Romania banned the trophy hunting of large carnivores, such as bears and wolves, in 2016. How then, was an Austrian prince allowed to kill Romania’s – and possibly Europe’s – largest bear, in March of this year?
Romania is home to the highest number of brown bears in the European Union, and, until March, could also claim to be home to the continent’s largest: a 17-year-old known as Arthur.
Arthur’s size, however, had long made him a target for trophy hunters, usually extremely rich and well-connected individuals who pay huge sums of money in order to kill large mammals for what they consider “sport”.
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In March, one such individual, Emanuel von und zu Liechtenstein, an Austrian prince, claimed Arthur’s scalp, paying a reported 7,000 euros for the privilege.
According to Agent Green, a Romanian NGO which campaigns to preserve the country’s natural environment, Prince Liechtenstein took part in a hunting trip that was ostensibly arranged to find and kill a female bear believed to be responsible for damage caused to farms in the village of Ojdula, in Covasna county in central Romania.
Despite the ban on hunting bears, exceptions are occasionally granted for the sake of controlling the bear population, and to deal with bears that are perceived to pose a threat to human life.
Agent Green however claims that the prince did not kill the problem bear, instead going after Arthur, who it says lived far from human habitat in a protected area.
“Measurements of Arthur’s carcass show that he scored 593 – out of a possible 600 – on the scale used by trophy hunters,” says Gabriel Paun, the president of Agent Green.
“I wonder how the prince could have confused a female who frequently came into the village with a much larger male who lived deep in the forest? It is clear that the prince did not come to solve the problems caused by the female in the village but to kill a large male so that he could take the trophy home to stick on his wall.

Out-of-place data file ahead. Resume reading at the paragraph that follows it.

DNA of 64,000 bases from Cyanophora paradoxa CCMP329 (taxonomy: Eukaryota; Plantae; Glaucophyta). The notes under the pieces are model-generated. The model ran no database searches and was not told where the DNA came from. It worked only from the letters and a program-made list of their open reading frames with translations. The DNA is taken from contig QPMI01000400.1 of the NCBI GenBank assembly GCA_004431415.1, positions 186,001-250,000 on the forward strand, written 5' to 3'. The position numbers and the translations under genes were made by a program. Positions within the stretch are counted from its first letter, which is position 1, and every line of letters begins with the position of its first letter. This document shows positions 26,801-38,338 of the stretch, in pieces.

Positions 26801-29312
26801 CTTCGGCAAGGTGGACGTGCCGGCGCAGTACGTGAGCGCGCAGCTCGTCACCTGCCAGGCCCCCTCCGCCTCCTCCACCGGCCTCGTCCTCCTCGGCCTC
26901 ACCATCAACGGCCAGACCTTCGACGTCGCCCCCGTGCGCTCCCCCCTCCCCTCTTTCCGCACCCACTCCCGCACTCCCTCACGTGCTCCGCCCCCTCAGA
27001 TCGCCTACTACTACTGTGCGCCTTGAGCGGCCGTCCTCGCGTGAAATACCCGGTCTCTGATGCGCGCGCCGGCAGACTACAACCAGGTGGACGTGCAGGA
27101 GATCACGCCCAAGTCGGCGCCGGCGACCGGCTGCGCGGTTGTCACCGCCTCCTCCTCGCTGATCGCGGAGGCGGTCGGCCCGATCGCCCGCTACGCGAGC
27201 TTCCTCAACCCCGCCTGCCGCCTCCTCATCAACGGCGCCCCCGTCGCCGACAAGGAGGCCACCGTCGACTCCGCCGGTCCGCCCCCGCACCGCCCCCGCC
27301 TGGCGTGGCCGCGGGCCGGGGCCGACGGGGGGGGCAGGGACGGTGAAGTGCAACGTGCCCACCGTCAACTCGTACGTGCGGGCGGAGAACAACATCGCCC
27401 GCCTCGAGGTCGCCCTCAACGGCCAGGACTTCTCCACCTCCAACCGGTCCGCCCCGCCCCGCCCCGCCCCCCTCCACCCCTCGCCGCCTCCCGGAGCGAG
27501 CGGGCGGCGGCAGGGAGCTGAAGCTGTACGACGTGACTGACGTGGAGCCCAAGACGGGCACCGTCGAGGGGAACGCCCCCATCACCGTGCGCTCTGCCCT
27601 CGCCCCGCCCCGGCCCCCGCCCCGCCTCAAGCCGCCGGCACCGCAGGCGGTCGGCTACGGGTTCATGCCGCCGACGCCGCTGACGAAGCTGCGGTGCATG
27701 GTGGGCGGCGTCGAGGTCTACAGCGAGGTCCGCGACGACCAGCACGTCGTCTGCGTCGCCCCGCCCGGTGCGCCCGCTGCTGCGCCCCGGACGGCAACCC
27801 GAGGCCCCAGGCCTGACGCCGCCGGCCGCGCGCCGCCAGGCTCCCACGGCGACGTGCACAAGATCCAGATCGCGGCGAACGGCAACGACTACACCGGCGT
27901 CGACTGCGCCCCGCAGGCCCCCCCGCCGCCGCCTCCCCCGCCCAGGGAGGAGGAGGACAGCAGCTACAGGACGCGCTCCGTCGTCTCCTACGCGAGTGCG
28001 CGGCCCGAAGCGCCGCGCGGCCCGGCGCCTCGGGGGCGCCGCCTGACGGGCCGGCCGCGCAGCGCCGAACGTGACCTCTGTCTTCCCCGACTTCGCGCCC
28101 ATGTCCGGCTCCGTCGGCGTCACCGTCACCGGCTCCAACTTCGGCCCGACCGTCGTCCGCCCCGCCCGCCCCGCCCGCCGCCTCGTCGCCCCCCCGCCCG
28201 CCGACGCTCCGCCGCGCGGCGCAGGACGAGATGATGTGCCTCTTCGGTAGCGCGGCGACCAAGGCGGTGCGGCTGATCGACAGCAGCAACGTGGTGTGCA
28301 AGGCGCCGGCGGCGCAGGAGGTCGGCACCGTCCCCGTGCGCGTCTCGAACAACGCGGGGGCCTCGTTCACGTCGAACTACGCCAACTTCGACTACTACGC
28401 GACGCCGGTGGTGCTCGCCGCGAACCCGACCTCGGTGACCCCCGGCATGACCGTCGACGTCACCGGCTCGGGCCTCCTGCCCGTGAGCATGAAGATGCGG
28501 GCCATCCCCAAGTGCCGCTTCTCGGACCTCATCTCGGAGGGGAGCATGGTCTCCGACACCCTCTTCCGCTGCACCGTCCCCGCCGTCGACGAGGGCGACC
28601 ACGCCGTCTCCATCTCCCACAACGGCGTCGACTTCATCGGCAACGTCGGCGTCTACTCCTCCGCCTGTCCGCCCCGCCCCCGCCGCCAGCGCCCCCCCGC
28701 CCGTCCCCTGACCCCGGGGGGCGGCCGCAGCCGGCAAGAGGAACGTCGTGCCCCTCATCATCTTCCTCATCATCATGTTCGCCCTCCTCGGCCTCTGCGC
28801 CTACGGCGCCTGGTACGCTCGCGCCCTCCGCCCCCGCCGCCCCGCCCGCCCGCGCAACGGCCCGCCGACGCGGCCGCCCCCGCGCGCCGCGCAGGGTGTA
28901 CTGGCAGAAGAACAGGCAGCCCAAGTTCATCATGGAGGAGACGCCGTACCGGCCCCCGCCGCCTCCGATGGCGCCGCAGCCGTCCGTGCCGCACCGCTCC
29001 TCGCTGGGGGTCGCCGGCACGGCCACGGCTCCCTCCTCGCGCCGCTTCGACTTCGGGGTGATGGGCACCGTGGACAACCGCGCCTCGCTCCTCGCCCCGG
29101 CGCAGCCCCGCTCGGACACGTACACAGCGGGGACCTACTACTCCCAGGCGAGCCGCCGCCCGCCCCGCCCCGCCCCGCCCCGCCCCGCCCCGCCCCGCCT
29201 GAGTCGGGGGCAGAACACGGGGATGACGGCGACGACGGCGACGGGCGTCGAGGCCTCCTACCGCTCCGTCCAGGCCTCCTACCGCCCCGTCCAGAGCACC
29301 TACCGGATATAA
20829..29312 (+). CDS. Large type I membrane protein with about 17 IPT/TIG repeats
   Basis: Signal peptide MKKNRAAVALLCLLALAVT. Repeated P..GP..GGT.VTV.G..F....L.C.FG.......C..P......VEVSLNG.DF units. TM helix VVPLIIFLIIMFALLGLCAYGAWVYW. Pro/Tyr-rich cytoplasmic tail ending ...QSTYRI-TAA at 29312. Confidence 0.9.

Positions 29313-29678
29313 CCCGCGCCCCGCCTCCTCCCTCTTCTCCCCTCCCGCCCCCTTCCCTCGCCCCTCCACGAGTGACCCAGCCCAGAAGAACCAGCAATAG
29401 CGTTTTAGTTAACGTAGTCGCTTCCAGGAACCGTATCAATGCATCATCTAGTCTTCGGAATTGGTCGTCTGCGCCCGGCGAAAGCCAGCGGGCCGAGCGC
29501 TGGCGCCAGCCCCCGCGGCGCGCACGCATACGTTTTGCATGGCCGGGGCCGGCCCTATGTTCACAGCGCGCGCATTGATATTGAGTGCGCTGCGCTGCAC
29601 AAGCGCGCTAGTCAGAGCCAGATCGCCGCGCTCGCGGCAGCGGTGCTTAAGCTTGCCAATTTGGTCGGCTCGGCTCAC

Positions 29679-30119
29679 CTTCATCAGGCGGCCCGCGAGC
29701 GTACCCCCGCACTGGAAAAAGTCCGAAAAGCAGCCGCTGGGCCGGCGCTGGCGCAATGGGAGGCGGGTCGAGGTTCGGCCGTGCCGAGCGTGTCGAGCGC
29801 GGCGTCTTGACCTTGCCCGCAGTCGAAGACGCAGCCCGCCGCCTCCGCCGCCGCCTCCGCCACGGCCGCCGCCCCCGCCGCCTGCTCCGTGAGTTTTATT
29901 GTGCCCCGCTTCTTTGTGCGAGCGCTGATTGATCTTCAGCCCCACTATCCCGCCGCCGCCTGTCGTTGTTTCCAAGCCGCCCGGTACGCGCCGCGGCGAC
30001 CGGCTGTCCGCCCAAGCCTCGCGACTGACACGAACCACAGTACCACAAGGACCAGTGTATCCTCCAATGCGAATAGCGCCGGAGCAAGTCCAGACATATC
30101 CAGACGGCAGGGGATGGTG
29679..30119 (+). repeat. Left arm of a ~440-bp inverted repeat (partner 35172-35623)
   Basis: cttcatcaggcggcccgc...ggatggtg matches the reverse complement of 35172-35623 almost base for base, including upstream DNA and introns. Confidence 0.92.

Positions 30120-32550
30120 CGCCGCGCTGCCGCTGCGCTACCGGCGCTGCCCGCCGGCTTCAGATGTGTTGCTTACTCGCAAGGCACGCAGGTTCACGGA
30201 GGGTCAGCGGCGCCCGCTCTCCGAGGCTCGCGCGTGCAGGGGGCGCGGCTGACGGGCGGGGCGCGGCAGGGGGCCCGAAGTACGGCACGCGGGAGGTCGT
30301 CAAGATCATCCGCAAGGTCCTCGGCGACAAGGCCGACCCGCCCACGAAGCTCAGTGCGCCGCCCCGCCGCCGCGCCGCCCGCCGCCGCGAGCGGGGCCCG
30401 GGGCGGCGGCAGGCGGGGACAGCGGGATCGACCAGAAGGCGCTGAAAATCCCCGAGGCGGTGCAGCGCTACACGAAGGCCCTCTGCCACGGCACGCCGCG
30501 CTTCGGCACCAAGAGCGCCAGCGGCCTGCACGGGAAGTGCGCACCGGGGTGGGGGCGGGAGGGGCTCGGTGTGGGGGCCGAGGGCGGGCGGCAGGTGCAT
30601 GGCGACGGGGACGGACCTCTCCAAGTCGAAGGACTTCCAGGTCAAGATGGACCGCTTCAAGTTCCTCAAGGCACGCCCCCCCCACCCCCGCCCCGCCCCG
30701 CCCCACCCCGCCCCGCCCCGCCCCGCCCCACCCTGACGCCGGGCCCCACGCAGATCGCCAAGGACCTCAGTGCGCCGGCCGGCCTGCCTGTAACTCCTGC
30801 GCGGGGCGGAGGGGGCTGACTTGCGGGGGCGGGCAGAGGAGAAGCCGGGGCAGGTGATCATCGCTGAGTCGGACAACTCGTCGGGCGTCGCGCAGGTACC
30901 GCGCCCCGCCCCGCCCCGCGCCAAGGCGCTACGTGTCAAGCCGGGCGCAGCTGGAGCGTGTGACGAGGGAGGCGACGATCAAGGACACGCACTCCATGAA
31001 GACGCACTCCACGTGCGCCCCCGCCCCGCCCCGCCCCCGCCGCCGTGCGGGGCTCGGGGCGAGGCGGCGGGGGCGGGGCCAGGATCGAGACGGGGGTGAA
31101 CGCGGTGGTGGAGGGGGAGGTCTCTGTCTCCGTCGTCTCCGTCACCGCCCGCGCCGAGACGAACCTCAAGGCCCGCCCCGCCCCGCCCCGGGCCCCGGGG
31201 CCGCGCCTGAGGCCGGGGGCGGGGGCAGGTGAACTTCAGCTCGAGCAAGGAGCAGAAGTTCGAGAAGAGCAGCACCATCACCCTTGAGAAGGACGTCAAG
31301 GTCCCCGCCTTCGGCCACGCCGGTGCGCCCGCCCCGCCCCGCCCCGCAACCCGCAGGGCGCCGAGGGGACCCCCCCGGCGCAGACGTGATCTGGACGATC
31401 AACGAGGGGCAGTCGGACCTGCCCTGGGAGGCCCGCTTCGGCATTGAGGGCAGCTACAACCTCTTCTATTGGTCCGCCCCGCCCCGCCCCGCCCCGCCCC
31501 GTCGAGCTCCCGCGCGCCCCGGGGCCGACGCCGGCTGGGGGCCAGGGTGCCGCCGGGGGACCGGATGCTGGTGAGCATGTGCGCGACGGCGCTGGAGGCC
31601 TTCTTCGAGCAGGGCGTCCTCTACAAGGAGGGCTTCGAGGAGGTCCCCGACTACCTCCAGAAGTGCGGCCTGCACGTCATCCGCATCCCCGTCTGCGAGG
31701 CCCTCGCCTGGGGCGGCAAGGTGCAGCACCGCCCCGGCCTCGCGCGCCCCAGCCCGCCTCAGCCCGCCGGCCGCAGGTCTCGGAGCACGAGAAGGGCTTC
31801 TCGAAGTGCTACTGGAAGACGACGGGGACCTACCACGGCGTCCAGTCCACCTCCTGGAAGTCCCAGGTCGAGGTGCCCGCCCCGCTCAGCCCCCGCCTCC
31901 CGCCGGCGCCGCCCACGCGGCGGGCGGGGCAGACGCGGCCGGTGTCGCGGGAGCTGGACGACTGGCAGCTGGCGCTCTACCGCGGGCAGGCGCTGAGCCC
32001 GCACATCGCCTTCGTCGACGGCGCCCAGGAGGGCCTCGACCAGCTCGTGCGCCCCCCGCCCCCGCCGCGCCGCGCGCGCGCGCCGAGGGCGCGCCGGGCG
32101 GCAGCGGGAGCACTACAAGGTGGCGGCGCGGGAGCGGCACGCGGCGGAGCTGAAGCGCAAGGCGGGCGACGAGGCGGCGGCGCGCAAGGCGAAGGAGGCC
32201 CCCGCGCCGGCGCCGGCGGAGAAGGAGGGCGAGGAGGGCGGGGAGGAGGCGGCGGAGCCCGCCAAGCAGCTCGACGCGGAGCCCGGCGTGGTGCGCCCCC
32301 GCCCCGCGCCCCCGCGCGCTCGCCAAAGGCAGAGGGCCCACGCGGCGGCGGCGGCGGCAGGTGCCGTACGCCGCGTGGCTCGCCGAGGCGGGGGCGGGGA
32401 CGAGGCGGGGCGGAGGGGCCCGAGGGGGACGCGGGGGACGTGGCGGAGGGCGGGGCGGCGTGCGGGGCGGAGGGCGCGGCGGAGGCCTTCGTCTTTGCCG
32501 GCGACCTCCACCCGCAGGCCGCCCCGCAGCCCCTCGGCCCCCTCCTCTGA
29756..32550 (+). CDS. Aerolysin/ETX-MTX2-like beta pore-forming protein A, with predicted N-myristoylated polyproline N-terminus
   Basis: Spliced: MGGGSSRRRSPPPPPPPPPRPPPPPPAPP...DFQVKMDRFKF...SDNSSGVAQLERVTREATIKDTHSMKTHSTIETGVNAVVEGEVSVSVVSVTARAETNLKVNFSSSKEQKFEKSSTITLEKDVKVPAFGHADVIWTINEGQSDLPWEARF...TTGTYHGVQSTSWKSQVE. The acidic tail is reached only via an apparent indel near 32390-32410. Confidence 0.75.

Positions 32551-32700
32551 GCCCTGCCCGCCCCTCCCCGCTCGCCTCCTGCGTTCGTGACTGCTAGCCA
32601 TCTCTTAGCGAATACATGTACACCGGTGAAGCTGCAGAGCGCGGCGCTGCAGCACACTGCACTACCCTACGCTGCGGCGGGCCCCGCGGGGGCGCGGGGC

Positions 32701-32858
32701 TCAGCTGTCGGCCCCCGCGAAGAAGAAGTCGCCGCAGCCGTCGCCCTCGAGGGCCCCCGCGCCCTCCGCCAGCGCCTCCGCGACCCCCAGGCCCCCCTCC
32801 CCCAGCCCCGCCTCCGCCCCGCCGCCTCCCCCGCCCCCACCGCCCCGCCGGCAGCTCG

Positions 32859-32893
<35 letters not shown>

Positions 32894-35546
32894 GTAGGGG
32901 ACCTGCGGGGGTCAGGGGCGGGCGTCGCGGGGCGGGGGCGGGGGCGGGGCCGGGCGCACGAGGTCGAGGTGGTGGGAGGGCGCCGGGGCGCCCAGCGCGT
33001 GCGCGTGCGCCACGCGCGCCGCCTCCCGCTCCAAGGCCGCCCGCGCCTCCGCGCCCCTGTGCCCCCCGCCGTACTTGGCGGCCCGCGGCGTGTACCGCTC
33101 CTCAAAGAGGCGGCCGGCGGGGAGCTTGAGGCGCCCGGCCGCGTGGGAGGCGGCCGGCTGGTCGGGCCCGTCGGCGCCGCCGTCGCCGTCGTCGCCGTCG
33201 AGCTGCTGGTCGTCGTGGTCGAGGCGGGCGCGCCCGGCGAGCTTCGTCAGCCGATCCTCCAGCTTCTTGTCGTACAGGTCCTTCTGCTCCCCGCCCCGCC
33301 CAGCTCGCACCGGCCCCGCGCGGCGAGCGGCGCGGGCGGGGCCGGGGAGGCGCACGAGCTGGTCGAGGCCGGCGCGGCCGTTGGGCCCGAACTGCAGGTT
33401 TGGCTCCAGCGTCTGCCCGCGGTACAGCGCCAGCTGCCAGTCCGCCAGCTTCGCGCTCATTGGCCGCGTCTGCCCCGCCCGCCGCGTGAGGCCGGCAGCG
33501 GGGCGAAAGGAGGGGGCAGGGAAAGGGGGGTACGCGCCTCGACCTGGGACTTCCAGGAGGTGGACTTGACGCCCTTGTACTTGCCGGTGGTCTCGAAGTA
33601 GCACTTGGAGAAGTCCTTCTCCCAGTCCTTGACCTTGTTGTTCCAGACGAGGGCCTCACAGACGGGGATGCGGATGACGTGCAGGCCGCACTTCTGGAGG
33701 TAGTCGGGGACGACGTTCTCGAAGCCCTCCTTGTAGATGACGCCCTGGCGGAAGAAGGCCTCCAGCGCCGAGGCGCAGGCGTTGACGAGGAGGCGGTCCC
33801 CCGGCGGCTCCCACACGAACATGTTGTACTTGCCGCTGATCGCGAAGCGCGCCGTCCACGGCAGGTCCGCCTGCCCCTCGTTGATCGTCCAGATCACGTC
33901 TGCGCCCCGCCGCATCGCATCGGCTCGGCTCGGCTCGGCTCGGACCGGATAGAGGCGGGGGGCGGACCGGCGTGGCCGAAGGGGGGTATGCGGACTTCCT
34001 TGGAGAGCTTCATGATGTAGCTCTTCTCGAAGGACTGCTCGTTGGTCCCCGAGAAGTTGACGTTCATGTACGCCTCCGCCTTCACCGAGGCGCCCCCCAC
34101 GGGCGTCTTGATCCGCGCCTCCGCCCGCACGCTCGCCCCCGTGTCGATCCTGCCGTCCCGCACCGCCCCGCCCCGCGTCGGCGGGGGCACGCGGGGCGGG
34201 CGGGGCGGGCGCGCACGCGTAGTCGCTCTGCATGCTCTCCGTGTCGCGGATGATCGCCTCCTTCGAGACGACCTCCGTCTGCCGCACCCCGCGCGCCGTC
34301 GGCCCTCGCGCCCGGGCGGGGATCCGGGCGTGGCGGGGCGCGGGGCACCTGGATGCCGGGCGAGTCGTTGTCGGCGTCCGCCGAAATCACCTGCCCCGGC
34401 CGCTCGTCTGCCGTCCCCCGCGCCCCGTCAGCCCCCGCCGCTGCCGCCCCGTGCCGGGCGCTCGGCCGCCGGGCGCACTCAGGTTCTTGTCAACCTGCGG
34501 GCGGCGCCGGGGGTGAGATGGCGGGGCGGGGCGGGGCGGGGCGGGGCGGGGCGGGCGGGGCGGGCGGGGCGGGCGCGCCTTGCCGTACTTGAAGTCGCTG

“What we have here is a case of poaching. The killing of Arthur is extremely suspect and it is now up to the police to investigate exactly what happened.”
The head of Romania’s Environmental Protection Agency Octavian Berceanu confirmed on May 5 that poaching was indeed suspected, and that an investigation had been launched to determine how Arthur came to be killed.
“We have a number of suspicions,” he says. “It’s very difficult be believe that such experienced hunters could have confused [Arthur] with a female bear.”
Shooting should only be a last resort
Gabriel Paun says that he discussed the case with locals in Ojdula in late April, none of whom complained of a male bear. He also points out that none of the affected farms have any kind of protection in place, such as electric fences, that help keeps bears at bay.
He adds that even in the case of problem bears, shooting them should always be a last resort.
“Tranquillisation, followed by euthanasia, is preferred,” he says. “The bodies should then be incinerated, to prevent them becoming trophies.”
The official number of brown bears in Romania is over 6,000, but the government is not actually sure of the number, and environmental groups fear that it might be as low as 2,000. Hunting associations say the number could be as high as 10,000.
Bears are increasingly spotted in villages and towns at the foot of Romania’s Carpathian Mountains, as human encroachment on their natural habitat drives them further afield in search of food. Earlier this year, skiers on a lift recorded a video of another skier being chased down a slope by a bear.
Ann-Kathrin Freude, coordinator of Verein Gegen Tierfabriken, an Austrian animal rights group, says that Romania should deal with the causes of conflicts between bears and humans and not the effects, and that any reduction in numbers threatens their continued existence.
As for Prince Emanuel, who claims to be a citizen of Liechtenstein, no Austria, she calls him “a stain on Austria, for killing this superb specimen simply to add it to his list of trophies.”
Photo: Agent Green
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